For the first time ever, the Food and Drug Administration approved a mobile app to help treat substance abuse disorders.
On Thursday, the agency gave the green light to the tech firm Pear Therapeutics, which developed reSet, a digital device that delivers therapy assistance to those suffering from cocaine, marijuana, alcohol or stimulant abuse. It is not intended to be a standalone approach, but rather used in conjunction with outpatient addiction therapy presently at the heart of standard substance abuse treatment.
“This is an example of how innovative digital technologies can help provide patients access to additional tools during their treatment,” said Carlos Peña, Ph.D., M.S., director of the Division of Neurological and Physical Medicine Devices, in FDA’s Center for Devices and Radiological Health, in a statement. “More therapy tools means a greater potential to help improve outcomes, including abstinence, for patients with substance use disorder.” In the process, the agency created a new product group of low-risk "digital therapeutics."
In explaining the scope of its approval, the FDA pointed out that the app was not approved to treat opioid dependence disorders, as the "clinical trial did not demonstrate the effectiveness of using the Reset device in patients reporting opioids as their substance of abuse."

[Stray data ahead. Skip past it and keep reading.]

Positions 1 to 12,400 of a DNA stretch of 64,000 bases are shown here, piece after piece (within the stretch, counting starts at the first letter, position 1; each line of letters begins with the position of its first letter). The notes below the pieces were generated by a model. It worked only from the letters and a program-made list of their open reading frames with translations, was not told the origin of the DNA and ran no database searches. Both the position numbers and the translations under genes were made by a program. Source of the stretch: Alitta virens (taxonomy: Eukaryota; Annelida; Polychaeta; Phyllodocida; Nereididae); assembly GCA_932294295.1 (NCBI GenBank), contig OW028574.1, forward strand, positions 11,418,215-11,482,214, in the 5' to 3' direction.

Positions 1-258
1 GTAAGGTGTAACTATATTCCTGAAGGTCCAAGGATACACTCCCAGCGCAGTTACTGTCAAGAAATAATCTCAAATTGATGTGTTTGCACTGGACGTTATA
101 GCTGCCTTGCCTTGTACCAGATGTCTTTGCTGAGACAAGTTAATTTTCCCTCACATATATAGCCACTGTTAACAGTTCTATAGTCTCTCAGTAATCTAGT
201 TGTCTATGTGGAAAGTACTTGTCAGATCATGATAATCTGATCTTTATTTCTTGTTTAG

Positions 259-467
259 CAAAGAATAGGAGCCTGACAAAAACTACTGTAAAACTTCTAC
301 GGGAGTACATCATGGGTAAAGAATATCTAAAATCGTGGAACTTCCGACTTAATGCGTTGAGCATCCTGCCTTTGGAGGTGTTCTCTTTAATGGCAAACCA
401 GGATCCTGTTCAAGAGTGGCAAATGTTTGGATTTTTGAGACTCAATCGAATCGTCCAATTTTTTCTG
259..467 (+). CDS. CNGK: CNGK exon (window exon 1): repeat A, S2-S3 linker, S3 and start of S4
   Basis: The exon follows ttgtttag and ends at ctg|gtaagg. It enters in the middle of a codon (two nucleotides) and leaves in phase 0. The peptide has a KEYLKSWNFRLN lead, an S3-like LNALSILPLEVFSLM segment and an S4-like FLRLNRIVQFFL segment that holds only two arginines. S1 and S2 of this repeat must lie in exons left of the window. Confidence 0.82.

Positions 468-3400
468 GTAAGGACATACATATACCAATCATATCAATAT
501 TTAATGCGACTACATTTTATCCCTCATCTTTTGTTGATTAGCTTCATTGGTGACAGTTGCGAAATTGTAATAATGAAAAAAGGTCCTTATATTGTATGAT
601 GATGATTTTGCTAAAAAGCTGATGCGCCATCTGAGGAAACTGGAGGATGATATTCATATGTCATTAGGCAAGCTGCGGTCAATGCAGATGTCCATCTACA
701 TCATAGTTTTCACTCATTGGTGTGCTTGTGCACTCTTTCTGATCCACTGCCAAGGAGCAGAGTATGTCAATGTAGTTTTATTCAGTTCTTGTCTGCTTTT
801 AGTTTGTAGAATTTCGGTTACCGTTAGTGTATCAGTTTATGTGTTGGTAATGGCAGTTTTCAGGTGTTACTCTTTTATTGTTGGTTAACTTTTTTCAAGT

ReSet, which can only be prescribed, delivers a brand of talk therapy known as Cognitive Behavioral Therapy, or CBT, which is recognized as an effective treatment for those with substance use disorders, or SUD. And to encourage its use outside the sphere of clinicians, the app utilizes a series of awards for patients to stay clean and to stick with the program. Therapists monitor a patient's progress online by utilizing a clinician dashboard on a desktop computer.
Pear conducted a three-month clinical trial involving nearly 400 patients – who either utilized standard treatment, or the standard treatment along with the desktop-version of reSet – and the FDA found the findings to be convincing.
"The data showed a statistically significant increase in adherence to abstinence for the patients with alcohol, cocaine, marijuana and stimulant SUD in those who used Reset, 40.3 percent, compared to the patients who did not, 17.6 percent," the agency wrote.
For its part, with the FDA's stamp of approval Pear Therapeutics sees itself on the forefront of future treatment advances.
“This is a defining moment for digital therapeutics and for patients with substance use disorder,” said Corey McCann, the company's President and CEO, in a statement. "We believe that prescription digital therapeutics hold promise in improving patient outcomes across a wide range of central nervous system disorders including psychiatry, neurology and pain, and will become a vital part of tomorrow’s treatment paradigm across all disease areas."